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Equity

WisdomTree’s Best- and Worst-Performing Equity Funds in 2013

by Jeremy Schwartz, Director of Research on May 30, 2013

There have been a number of big stories across global equity markets in 2013 (through April 30):

     • Japan: Japanese equities1 have rallied significantly, largely as a result of an aggressive monetary policy and      a government commitment to stimulating economic growth.
     • U.S. equities2 are hitting new record highs, led by the more defensively oriented industry sectors.3

However, there have also been some other stories about similarly strong equity market performance—they have just generated significantly less in the way of attention:

     • Middle East: Even in the face of geopolitical risk, equity markets4 have delivered strong performance.
     • Australia: This market5 has tended to shrug off uncertainties affecting emerging markets (to which it exports      large amounts of natural resources) and continue to push higher.

On the other side of the spectrum are markets that have been lagging significantly. A common theme across the worst-performing markets is either a connection to commodity-oriented companies or the emerging markets.
 

WisdomTree’s Five Best and Worst-Performing Equity ETFs through April 30, 2013

WisdomTree’s Five Best and Worst-Performing Equity ETFs
 

Average Annual Returns as of 3/31/2013

Average Annual Returns
 
The “Bottom 5”

WisdomTree’s five worst-performing equity ETFs on a year-to-date basis may represent some pockets of underlying relative value —the types of areas where a contrarian investor may want to focus.

     • GNAT: This fund focuses on equities within natural resource sectors, and it is the worst-performing of all      WisdomTree’s equity funds year-to-date. However, if we compare the price-to-earnings (P/E) ratio to the S&P      500 Index, a commonly used benchmark for the performance of U.S. equities, it is approximately 20% lower.      Generally speaking, natural resources are necessary inputs to fuel overall global growth, so this recent      negative performance could be an opportunity.

     • Emerging Markets: DEM, EPI, and CHXF all fit a common theme of different ways in which to generate      exposure to emerging markets. Each has a negative return year-to-date. We believe the relative      underperformance of emerging market equities could provide an attractive entry point and good relative value      compared to the United States, which has been a particularly good performer over the same period.

     • DNL: This is the only positive performer among WisdomTree’s “bottom 5,” and a big reason for its      performance issues has been exposure to emerging markets. Developed market growth-oriented equities      (measured by the MSCI EAFE Growth Index) have actually delivered much stronger returns during this period,      but DNL was hurt by bringing in some significant emerging market exposure, including companies in Brazil,      South Africa, China and Mexico. Also, being under-weight in Japan compared to the MSCI EAFE Growth Index      was not helpful.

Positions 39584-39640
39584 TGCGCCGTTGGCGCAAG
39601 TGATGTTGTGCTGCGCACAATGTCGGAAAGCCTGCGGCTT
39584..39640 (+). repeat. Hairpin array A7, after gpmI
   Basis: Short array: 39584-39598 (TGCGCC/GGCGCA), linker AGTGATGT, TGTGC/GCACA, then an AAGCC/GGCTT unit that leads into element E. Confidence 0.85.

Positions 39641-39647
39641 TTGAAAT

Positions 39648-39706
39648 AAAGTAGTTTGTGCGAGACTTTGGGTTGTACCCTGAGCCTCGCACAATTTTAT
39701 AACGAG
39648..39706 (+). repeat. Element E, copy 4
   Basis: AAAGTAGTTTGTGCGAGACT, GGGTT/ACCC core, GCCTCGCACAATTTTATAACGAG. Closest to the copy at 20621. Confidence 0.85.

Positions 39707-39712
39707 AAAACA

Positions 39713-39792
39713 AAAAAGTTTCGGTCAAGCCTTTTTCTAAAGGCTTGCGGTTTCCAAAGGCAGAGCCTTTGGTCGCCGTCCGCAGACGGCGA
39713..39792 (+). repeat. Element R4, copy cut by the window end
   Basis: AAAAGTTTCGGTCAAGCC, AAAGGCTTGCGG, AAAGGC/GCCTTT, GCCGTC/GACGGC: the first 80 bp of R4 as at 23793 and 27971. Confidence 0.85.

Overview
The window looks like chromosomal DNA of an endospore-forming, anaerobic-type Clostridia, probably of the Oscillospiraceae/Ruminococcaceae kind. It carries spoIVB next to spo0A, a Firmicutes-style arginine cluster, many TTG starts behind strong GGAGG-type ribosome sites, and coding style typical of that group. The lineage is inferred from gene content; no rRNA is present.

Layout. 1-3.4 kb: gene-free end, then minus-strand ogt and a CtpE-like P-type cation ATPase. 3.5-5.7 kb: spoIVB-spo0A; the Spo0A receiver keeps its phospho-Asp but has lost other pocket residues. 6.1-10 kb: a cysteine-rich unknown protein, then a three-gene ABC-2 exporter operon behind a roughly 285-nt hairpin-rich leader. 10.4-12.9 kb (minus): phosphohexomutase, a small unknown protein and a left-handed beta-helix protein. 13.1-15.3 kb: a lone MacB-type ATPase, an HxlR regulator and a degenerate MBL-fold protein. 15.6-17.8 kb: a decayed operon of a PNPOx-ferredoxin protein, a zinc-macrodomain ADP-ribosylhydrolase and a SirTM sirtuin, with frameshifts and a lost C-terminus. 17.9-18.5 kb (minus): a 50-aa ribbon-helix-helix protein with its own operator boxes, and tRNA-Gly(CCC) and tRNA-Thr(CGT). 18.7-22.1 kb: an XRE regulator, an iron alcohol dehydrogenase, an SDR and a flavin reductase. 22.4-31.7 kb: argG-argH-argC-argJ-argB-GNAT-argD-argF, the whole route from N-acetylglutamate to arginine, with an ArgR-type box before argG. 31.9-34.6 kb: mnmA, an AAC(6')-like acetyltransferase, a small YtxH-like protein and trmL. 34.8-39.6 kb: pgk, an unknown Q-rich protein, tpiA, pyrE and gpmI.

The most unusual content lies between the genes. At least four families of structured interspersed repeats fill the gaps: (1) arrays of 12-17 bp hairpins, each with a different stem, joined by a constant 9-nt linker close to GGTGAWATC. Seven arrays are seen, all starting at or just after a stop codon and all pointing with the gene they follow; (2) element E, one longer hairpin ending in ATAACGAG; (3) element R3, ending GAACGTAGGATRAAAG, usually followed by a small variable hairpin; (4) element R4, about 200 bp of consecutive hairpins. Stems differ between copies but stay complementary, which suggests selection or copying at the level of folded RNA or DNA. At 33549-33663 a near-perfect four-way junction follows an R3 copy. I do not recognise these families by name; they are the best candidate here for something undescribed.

Conclusion

While there is truly no way to predict future inflection points for different funds, we believe it is always interesting to consider both sides of the performance spectrum. Top-performing funds are typically well-noted, garnering significant attention. Much less noted are the bottom performers—and at times these could have the potential to be the top performers of tomorrow.
 
 
1As represented by the MSCI Japan Local Currency Index.
2As represented by the S&P 500 Index.
3Sectors: S&P 500 Consumer Staples, Health Care, Telecommunication Services and Utilities Indexes.
4As represented by the WisdomTree Middle East Dividend Index.
5As represented by the WisdomTree Australia Dividend Index.

Important Risks Related to this Article

There are risks associated with investing, including possible loss of principal. Foreign investing involves special risks, such as risk of loss from currency fluctuation or political or economic uncertainty. Investments in real estate involve additional special risks, such as credit risk, interest rate fluctuations and the effect of varied economic conditions. Funds that focus their investments in one country or region may be significantly impacted by events and developments associated with the region, which can adversely affect performance. Funds focusing on a single sector and/or smaller companies generally experience greater price volatility. Investments in emerging, offshore or frontier markets are generally less liquid and less efficient than investments in developed markets and are subject to additional risks, such as risks of adverse governmental regulation, intervention and political developments. Due to the investment strategy of certain Funds, they may make higher capital gain distributions than other ETFs. Please read the Funds’ prospectus for specific details regarding the Funds’ risk profile. Funds that focus their investments in one country or region may be significantly impacted by events and developments associated with the region which can adversely affect performance. Funds focusing on a single sector and/or smaller companies generally experience greater price volatility. Investments in emerging, offshore or frontier markets are generally less liquid and less efficient than investments in developed markets and are subject to additional risks, such as risks of adverse governmental regulation, intervention and political developments. You cannot invest directly in an index.

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